But suppose that one is dealing with a complex system displaying sensitivity to the initial conditions as it occurs in deterministic chaos or sensitivity to the parameters and to modeling errors in general. Minute changes in the causes produce now effects that look completely different from a deterministic standpoint, thereby raising the question of predictability of the system at hand. Clearly, under these circumstances the causes acquire a new status. Without putting causality in question, one is lead to recognize that its usefulness in view of making predictions needs to be reconsidered. It is here that statistical laws offer a natural alternative. While being formally related to the concept of chance, the point stressed in the previous section is that they need not require extra statistical hypotheses: when appropriate conditions on the dynamics are fulfilled statistical laws are emergent properties, that not only constitute an exact mapping of the underlying (deterministic) dynamics but also reveal key features of it that would be blurred in a traditional description in terms of trajectories. In a sense one is dealing here with a deterministic randomness of some sort. In fact, the equations governing the probability distributions associated to a complex system, are deterministic and causal as far as their mathematical structure is concerned: they connect an initial probability (the cause) to a time-dependent or an asymptotic one (the effect) in a unique manner. By its inherent linearity and stability properties the probabilistic description re-establishes causality and allows one to still make predictions, albeit in a perspective that is radically different from the traditional one.

From facts to fiction

The concept of the butterfly effect refers to a real world phenomenon of universal bearing, well beyond the framework of atmospheric physics in which it was initially proposed. It highlights the fact that science is not in the position to predict everything once sufficient information is gathered, owing to the existence of intrinsic limitations. In this respect, it has contributed to the advent of a new, post-Newtonian scientific paradigm nowadays referred to as the complexity paradigm.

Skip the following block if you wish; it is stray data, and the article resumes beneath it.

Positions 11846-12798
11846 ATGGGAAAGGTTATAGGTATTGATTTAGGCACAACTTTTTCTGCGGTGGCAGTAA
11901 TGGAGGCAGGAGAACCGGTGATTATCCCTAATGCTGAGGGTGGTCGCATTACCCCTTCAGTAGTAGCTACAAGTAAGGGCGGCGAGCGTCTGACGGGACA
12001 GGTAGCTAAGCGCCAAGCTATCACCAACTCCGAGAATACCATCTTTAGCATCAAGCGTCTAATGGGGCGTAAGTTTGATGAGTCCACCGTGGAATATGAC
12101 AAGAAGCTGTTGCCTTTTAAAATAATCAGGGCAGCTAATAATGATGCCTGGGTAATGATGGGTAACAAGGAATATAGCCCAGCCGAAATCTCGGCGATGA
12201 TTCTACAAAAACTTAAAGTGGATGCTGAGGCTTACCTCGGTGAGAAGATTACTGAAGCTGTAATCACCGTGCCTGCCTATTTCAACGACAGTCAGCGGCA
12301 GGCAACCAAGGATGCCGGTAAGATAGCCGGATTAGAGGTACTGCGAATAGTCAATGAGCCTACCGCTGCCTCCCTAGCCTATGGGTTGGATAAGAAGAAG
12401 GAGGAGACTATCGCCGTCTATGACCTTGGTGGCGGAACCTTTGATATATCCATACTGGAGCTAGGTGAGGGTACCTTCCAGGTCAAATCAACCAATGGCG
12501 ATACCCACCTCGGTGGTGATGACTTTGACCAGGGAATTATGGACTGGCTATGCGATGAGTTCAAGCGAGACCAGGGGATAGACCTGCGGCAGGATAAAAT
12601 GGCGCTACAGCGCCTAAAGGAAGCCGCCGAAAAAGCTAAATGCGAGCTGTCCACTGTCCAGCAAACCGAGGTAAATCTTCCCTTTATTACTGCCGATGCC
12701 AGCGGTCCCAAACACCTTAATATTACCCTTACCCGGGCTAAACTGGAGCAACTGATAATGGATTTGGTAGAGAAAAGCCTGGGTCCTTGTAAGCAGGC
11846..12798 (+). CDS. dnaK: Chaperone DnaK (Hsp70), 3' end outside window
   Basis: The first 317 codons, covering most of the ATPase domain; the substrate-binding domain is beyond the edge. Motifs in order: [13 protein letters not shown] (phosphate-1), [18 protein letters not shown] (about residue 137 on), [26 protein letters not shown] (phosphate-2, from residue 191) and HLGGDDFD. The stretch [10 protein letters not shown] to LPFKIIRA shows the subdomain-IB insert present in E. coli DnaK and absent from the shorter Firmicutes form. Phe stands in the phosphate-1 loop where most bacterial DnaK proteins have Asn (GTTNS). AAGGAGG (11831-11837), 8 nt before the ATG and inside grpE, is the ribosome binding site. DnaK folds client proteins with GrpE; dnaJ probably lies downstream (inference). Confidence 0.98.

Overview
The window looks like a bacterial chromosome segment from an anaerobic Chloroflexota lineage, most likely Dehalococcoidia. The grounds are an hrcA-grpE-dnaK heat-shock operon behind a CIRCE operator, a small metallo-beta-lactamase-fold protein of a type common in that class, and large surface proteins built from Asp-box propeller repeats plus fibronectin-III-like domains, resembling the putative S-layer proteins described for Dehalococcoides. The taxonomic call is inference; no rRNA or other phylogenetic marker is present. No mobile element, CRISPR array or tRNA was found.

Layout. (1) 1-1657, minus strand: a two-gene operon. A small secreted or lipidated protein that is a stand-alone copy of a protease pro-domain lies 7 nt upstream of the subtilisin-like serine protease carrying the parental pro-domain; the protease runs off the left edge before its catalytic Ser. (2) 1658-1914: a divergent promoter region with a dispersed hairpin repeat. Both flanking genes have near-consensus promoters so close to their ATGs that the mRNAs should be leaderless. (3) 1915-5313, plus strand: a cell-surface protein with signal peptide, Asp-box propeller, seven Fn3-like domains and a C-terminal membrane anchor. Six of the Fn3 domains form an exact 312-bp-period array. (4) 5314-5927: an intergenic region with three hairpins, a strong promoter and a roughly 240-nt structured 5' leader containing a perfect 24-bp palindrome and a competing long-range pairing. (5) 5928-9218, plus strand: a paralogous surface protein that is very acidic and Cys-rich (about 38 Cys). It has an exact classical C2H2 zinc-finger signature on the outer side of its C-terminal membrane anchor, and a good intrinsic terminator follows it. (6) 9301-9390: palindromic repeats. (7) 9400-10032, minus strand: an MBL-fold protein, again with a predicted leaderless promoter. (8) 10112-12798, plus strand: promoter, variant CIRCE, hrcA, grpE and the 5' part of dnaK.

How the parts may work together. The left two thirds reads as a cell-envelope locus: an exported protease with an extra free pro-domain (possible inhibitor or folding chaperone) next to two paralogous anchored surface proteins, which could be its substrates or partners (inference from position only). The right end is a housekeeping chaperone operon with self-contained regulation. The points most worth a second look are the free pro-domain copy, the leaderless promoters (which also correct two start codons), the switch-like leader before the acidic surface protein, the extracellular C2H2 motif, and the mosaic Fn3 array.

Little things in the past can also make big differences in everyday life when ideas and trends cross a threshold, tip and spread as discussed in an interesting book by Malcolm Gladwell. The author, correctly, makes no attempt whatsoever to relate this type of phenomenon to the butterfly effect in the sense of Lorenz. In a similar vein biological evolution and Darwinian adaptation can be viewed as the accumulation of small changes over a long period, which at some stage produce momentous effects that cannot be predicted in advance. Again, this is not to be confused with the butterfly effect. Rather, as pointed out by some authors we are here actually in the impossibility to know in advance the state space of the evolving biosphere.

The sensitivity of large classes of systems and the concomitant difficulty to issue long term predictions is a well established fact in very diverse fields beyond the strict realm of physical science, such as sociology and finance. The butterfly effect constitutes here a powerful analogy that can be used fruitfully to raise questions and to transpose techniques that would otherwise be impossible to imagine. The picture begins, unfortunately, to be blurred from the moment one switches from facts to metaphors invoked in an uncontrollable way. This is what happened repeatedly in the last decades, when the butterfly effect was transposed in mass culture to explain that a chain of events of apparently no importance can change History and forge destinies. Most if not all of these transpositions are, simply, dubious science and what is more, are highly misleading for the public to which they are addressed. Indeed, the essence of the butterfly effect is that, on the contrary, following small changes in the past one would never be in a position to fully evaluate the consequences for the present in view of the highly complex and intricately correlated sequences of events separating the reference and the modified paths.